Thinking Outside the 28-Day Detox Box
It’s hardly simple to kick a heroin habit (indeed, the phrase “kick the habit” likely originated as a reference to the jerky, involuntary movements of the legs and feet that happen during opiate withdrawal). The traditional 28-day rehab model doesn’t work for everyone, and many insurance companies balk on covering it. “Detox is the main thing that addicts are doing these days,” says Quednau, who is now a certified alcohol and substance abuse counselor and does community outreach through Rt. 212 Coalition, which she cofounded with partner Shayna Micucci. “They’re scared about getting sick, and they know they can get their methadone or Suboxone to help taper them down.” Many addicts check themselves into a local hospital’s detox unit if they can; often, there aren’t enough beds, and the hospitals have stipulations requiring patients to be in active withdrawal. “Sometimes the person will go for a few days and then sign themselves out; they feel better and think they’re fine,” says Quednau. “Then it becomes a cycle; they might do it four or five times before they realize they have to stay in.”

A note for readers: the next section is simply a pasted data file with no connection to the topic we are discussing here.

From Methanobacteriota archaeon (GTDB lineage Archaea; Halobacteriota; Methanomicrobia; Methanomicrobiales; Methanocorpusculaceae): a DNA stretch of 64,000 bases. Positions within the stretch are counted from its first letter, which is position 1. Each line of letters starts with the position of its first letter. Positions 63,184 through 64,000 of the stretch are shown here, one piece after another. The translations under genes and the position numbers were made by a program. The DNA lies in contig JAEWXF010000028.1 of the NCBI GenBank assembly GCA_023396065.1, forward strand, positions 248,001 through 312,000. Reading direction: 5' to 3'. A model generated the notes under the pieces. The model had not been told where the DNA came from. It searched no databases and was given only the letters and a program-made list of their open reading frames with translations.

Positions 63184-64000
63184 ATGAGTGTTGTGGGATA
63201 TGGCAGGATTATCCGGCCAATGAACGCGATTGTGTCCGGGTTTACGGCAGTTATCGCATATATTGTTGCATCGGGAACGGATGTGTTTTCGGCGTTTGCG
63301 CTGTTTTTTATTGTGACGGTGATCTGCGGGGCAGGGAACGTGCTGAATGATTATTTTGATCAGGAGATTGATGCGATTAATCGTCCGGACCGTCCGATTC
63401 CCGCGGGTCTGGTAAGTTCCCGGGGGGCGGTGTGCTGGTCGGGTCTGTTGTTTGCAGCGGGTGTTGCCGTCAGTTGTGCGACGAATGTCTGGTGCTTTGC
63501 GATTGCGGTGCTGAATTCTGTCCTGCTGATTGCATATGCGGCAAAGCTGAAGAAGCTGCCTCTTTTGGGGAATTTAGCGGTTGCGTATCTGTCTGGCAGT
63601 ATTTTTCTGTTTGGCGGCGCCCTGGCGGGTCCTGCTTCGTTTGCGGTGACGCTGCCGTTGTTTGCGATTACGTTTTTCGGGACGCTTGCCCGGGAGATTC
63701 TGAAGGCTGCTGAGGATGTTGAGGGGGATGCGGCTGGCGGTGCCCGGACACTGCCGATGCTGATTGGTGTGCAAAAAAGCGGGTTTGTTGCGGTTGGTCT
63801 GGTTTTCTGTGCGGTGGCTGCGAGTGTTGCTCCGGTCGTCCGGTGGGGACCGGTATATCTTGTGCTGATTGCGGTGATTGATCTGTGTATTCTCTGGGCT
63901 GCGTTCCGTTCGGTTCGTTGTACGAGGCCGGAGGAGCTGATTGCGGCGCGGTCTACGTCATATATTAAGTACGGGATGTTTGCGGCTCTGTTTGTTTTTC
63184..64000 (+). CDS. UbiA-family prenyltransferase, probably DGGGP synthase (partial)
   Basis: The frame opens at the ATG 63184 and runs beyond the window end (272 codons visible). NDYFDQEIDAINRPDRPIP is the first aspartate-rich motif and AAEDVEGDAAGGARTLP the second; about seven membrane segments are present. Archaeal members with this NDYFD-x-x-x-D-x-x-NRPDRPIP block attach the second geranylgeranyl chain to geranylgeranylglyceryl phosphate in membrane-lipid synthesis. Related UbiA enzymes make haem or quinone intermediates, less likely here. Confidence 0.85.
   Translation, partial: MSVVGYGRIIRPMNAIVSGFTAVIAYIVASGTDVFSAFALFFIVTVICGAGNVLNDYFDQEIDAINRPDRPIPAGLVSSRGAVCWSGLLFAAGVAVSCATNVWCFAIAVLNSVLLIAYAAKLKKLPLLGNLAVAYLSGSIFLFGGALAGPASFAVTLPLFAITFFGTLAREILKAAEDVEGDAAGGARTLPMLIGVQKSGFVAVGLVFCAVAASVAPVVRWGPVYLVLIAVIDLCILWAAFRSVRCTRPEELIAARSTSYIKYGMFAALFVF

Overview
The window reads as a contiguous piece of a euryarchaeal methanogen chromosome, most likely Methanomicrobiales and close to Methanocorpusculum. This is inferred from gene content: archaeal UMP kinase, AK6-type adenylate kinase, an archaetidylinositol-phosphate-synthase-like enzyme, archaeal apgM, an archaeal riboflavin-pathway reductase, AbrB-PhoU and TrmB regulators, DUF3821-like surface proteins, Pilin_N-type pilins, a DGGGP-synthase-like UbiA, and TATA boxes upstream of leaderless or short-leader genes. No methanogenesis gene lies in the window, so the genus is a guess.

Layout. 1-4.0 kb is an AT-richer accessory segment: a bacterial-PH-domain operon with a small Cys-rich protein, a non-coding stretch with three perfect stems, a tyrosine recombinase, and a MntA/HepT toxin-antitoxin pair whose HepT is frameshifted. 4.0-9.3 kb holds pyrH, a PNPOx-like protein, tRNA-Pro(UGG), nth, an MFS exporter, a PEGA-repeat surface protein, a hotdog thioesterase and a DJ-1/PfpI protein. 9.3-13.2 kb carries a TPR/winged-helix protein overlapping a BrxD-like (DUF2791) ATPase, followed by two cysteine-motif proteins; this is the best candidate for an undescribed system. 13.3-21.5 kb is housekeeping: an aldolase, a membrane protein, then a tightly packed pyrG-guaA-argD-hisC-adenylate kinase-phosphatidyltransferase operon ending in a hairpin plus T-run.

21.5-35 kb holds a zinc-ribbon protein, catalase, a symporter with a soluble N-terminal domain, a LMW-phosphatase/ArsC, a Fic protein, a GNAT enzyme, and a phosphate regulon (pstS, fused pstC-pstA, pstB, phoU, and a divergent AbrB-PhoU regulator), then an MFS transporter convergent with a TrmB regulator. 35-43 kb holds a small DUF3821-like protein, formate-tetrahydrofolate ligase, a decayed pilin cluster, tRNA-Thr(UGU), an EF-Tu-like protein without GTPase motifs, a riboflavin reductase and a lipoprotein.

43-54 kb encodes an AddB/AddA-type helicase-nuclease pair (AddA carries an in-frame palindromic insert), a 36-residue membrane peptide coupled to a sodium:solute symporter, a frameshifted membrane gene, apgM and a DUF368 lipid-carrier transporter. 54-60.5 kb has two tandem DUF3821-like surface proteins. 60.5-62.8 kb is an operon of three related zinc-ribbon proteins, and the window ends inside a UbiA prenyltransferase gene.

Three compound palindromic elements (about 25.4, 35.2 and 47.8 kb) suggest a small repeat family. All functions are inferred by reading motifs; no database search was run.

At Catholic Charities, the model is set up to try to avoid the revolving door; patients have access to holistic, individualized, and longer-term programs depending on their level of severity and need. “Someone could be in our crisis unit for detox for anywhere from five to 15 days, then they can be moved to our community residence for up to 60 days,” says Scher. “During that time they’d be receiving fairly extensive individual therapy, family and group therapy, and medication-assisted treatment. Those people who have severe addictions, they’re allowed to stay in our residences up to six months. Then we have community-based apartments that provide additional structure. We try to use as many of the evidence-based tools that are available to the field as we can.” Scher notes that 75 to 80 percent of Catholic Charities’ patients are mandated to treatment by the courts or social services; these are like “additional parents” that help the person try to stay in treatment. “In the populations we serve, we see the impact of factors like poverty, generational marginalization, and adverse childhood experiences—all these factors can play a role in addiction,” he says.